This is the third email in a 3-part email series by Ideapod writer Nathan Dennis. Read the first email on the myth of happiness here and the second email on the intelligence of your body here. Sign up to Ideapod’s newsletters for more like this.
It’s Nathan from Ideapod. Today I want to share with you the most important lesson I learned from Laughing in the Face of Chaos, by Rudá Iandê.
It’s the idea of the Idealized Self and The Failure.
(Quick note: Out of the Box and Tribe members get access to Laughing in the Face of Chaos. Not yet a Tribe member? Join here.)
The Idealized Self is one of many “holograms” or projections of our psyche that we give dimension and weight to.
The idealized self, according to Rudá, is one of the most powerful of these holograms.
“Among all the holograms of your psyche, there’s one that remains untouched and immaculate, looking down from above all the rest…it’s your idealized self. The idealized self is the most perfect version of yourself. It’s your ‘best you,’ your ‘higher self,’ maybe even ‘your potential.’ It’s that guy you not only want to be, but you believe you must be.”
So what’s the problem with having an “idealized self?”
Well, Rudá explains that.
“Most of the time, we see the Idealized Self as our true nature and consider our actual selves simply a corrupted version of him. This hologram is a tyrannizing mechanism of the psyche designed to create tension, keep you from ever resting, and constantly push you forward in your life… We’ve all lived under the shadow of the Idealized Self and his oppressive standards of perfection. It hurts us and suffocates us.”
Let’s unpack this.
We have a higher self that we build up in our heads. That’s not necessarily a bad thing. It’s good to have goals that we hope to achieve.
The problem is that we view this Idealized Self as our true self. For example, maybe my Idealized Self is 10lbs lighter (true statement). The problem is when I begin to view my real self as 10lbs lighter, and my true self as a corrupt version. When I allow this hologram to take charge, I’m denying that my current state of living is valid.
I’m basically saying “I’m the broken version of myself.” “The 10lbs lighter version of me — the version that I am currently not inhabiting — that’s the real me.”
You see how this is a problem, right?
This Ideal Self keeps us from being happy, as we are constantly chasing after making our actual selves into our Ideal Selves.
The problem, of course, is that this is impossible. The Ideal Self is Perfect. It’s impossible to become perfect.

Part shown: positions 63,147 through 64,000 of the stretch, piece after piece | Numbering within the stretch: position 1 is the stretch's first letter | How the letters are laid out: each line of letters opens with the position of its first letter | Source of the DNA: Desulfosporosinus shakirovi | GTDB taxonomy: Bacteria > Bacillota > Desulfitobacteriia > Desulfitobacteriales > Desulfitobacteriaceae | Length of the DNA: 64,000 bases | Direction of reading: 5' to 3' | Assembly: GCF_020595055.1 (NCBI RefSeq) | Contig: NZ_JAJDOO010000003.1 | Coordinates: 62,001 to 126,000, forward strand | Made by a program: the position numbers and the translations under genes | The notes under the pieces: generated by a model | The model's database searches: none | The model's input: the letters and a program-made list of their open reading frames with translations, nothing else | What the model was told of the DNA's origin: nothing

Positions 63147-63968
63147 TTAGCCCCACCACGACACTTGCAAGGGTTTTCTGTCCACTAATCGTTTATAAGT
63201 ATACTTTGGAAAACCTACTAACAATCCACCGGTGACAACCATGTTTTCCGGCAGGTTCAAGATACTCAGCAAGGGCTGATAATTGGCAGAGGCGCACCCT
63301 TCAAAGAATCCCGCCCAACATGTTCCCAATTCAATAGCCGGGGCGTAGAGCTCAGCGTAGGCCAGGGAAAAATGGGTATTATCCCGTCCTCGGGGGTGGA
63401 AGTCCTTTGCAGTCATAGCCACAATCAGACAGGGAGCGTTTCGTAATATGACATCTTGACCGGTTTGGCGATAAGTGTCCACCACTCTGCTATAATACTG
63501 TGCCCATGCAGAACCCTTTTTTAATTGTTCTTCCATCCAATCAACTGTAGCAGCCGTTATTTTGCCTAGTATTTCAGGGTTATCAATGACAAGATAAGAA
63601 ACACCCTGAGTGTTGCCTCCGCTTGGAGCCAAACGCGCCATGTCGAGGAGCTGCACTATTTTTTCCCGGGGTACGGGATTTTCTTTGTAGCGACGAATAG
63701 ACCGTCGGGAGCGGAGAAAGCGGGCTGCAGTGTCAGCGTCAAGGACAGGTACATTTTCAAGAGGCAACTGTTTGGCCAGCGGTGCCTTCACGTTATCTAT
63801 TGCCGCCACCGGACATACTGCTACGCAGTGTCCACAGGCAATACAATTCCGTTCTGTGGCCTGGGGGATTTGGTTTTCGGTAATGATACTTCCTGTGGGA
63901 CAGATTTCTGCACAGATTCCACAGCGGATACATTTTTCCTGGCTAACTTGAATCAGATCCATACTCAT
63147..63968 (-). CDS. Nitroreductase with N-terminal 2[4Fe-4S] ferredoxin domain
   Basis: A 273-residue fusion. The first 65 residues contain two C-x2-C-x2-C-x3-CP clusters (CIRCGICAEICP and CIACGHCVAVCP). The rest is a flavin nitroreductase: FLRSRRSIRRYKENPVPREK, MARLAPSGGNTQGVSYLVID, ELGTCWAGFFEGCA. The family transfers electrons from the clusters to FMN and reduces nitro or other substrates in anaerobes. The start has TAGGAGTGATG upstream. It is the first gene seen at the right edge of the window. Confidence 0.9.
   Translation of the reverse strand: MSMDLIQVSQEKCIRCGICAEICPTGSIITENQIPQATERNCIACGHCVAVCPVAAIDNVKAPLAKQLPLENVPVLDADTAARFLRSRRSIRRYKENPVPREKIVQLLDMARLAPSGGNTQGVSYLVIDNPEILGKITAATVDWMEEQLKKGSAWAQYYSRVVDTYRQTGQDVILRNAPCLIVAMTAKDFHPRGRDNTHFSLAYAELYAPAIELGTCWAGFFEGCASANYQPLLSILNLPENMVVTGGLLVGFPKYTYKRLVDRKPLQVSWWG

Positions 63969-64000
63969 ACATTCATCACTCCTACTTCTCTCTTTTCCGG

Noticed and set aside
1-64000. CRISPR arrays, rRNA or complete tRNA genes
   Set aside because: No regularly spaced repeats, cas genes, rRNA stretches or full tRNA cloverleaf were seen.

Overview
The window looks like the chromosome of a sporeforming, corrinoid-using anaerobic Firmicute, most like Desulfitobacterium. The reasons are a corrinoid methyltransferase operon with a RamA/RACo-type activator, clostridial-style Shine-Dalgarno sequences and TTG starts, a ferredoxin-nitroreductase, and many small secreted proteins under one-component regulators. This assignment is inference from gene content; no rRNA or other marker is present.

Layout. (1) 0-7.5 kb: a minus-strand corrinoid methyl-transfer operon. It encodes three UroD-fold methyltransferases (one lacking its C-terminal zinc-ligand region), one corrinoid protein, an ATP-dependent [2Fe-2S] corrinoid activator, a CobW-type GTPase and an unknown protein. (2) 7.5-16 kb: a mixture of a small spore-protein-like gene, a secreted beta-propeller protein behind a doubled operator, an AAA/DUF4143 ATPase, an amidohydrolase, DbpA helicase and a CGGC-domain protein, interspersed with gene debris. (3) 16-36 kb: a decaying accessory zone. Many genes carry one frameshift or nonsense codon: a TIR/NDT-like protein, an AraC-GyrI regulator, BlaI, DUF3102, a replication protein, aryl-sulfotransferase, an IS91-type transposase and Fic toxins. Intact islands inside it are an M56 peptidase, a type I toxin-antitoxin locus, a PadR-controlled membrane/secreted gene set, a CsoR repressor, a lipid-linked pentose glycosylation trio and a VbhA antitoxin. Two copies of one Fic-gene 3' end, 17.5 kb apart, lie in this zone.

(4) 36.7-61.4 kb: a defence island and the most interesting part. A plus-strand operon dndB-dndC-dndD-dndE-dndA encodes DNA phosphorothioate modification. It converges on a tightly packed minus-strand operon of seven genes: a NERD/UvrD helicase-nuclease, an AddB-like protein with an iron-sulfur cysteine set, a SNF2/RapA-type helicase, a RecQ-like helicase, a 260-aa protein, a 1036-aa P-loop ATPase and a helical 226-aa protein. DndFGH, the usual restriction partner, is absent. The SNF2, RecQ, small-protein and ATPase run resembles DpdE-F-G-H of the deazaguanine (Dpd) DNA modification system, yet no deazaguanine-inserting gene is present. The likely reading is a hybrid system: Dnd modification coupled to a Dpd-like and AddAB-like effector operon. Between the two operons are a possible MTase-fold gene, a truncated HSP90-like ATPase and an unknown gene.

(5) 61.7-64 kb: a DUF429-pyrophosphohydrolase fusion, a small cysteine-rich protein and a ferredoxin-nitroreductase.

This is why the ideal self suffocates us.
So what happens when the Ideal Self suffocates us?
“It destroys our self-esteem, makes us feel like crap, and overloads our lives with an endless feeling of frustration, which gives birth to yet another hologram: The Failure.”
Meet the failure.
The failure is what arises when our actual self fails to live up to the expectations of the Ideal Self. This failure to meet expectations leads to feelings of guilt, anger, embarrassment, hopelessness, and anxiety.
The failure causes us to look at all of our accomplishments with grey-colored lenses. Nothing we do seems productive, because nothing can live up to the impossible standards of the Idealized Self.
It’s true that encouraging ourselves to do better and reorienting ourselves when we miss the mark are good ideas, but kicking ourselves for not reaching perfection is self-abuse. It causes us to not respect anything we do, and it makes us miserable.
So what is the solution?
The solution is to embrace our true selves.
“Beyond these imaginary standards of perfection, you can finally see your True Self: a Human Being. Not a good or a bad person, just a person…One who is perpetually a work in progress. One who dared to live and who one day will die — a piece of nature and a spark of life.”
We have to accept ourselves as human beings. We’re not giants, we’re not magicians, we’re simply human beings. And we have to respect our failures, our triumphs, and our mortal limits. We can always improve ourselves, but we have to accept our imperfections.
And this is hard stuff.
Rudá knows that too, “It takes humility to ground yourself in your True Self. There’s nothing special about your True Self — nothing that makes you better than anyone else.”
This is the hardest part of letting go of the Idealized Self — embracing that you are an imperfect human, no better than anyone else. When we let go of the idealized self, we let go of believing there is something special about us. We let go of orienting the universe around ourselves, and embrace that we are simply just one of several billion humans, trying our best.
It’s hurtful and painful to go through this process. It is humbling! But it is important.
It’s important because it removes us from this harmful, dehumanizing embrace of the myths that society wants us to believe.
And instead it allows us to embrace our organic, natural selves. The selves that have myriad intelligences — intelligences that have evolved through billions of years of life.
We are products of nature, and we must embrace that wild, raw, and humbling state.
It’s a wild, natural state of acceptance.
And it’s available to you.
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